“I have since discovered tools and developed skills that allow me (and the people I work with) to move forward in resilience and courage.”
What was your path to becoming a therapist?
I grew up in a conservative evangelical Christian environment. We didn't give much thought to psychology and therapy. Church was our therapy and the pastors and elders were the counselors. In mid-life, I gave up my faith when prophecy failed. I have since discovered tools and developed skills that allow me (and the people I work with) to move forward in resilience and courage. How do you know you're moving forward? I don't have the answers; I only have the questions that keep opening more doors.
What should someone know about working with you?
The people who seem to enjoy working with me the most recognize that they have an unsung song locked inside of them and they realize that the opportunity to sing that song is limited. They want a fair shot at unfolding the fullness of their capacities back into the universe that wrought them. But sometimes we need help getting unstuck. I have tools that can become your tools and move you forward. It's very possible you already have your own undeveloped skills and creative solutions at the ready — you just need someone to witness your unfolding.
How do your own core values shape your approach to therapy?
Other people need you to be what they think they need you to be, but that's not you. This is a huge problem: If you don't get to be you (really you, in all your YOU-ness), that's a fucking tragedy. My journey is about escaping the tragedy of the unlived life. At the same time, there is something that can feel selfish or self-indulgent about focusing on yourself and your priorities. But check it: Notice how you really do want to be a better friend, a better parent, and a more consistent and supportive spouse. Investing in your development, wholeness, resilience, and satisfaction — as it turns out — is the finest thing you could ever hope to offer those you care for.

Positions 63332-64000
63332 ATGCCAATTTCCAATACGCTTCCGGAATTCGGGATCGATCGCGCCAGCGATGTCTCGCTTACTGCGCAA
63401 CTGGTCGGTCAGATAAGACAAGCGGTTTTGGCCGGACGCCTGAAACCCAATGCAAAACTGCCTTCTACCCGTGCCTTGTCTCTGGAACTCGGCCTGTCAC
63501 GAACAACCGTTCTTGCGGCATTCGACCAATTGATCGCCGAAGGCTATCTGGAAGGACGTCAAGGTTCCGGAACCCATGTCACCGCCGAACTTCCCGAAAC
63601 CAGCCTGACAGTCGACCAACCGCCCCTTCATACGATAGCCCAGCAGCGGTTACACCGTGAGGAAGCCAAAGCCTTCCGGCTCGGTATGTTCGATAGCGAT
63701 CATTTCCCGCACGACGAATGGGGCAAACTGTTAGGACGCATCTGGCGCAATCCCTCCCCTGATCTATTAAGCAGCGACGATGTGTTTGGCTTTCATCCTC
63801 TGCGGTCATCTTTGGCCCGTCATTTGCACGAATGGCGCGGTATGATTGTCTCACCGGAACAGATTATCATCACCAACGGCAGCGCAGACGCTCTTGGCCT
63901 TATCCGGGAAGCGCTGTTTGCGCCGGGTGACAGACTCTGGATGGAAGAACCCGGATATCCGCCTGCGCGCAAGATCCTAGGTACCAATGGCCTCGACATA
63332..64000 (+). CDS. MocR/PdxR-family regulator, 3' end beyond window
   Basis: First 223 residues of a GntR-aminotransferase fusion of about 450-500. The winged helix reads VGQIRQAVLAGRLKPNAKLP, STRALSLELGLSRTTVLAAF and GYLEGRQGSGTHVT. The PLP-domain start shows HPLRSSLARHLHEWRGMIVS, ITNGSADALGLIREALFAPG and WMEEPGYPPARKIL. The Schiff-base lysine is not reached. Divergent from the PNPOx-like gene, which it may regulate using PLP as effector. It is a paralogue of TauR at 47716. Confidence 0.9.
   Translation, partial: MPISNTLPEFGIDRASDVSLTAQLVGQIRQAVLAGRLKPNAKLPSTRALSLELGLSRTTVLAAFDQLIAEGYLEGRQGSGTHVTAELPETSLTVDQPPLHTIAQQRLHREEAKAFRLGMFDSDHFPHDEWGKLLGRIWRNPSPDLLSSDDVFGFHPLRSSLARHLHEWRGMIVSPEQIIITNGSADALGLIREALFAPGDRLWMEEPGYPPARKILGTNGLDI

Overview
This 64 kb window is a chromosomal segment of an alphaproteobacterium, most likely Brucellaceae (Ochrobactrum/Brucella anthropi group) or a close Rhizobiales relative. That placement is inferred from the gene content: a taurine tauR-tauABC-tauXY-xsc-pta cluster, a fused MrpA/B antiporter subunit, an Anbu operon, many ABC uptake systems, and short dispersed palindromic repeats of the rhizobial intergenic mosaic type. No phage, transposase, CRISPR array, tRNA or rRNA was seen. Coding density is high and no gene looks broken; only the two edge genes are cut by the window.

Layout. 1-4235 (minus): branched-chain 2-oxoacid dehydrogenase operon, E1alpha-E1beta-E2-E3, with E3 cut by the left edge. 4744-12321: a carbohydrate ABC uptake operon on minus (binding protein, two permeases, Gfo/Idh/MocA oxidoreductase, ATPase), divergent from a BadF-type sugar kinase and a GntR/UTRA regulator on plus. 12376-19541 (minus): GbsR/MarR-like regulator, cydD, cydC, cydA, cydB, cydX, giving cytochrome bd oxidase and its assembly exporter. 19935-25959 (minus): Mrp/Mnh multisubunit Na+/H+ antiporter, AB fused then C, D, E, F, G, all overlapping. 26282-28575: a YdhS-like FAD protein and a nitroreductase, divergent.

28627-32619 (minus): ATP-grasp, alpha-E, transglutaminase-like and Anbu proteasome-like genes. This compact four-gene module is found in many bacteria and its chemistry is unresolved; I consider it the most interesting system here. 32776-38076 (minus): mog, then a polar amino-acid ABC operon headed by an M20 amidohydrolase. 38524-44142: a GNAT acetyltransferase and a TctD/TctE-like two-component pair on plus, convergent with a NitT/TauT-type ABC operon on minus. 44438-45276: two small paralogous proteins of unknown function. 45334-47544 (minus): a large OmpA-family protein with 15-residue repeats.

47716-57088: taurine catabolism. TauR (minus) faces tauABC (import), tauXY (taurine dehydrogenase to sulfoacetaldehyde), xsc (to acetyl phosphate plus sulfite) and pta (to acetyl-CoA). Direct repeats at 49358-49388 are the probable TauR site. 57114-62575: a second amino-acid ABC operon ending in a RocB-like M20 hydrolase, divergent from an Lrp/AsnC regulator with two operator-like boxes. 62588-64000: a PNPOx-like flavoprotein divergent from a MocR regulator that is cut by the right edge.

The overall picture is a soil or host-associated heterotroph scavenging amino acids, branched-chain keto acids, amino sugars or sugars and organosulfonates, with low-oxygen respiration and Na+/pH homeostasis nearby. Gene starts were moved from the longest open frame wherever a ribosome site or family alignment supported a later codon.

What are you most excited about within the evolving mental health landscape?
There is a spiritual and mystical component of who we are. Science is just now becoming bold enough to examine how this can contribute to the discovery and creation of being wholly and completely human. William James is the father of this movement and I'm excited that practitioners in psychology are able not to just learn and talk about being human but to operationalize it, live it, model it, and become human with the people we serve.
“The people who seem to enjoy working with me the most recognize that they have an unsung song locked inside of them and they realize that the opportunity to sing that song is limited.”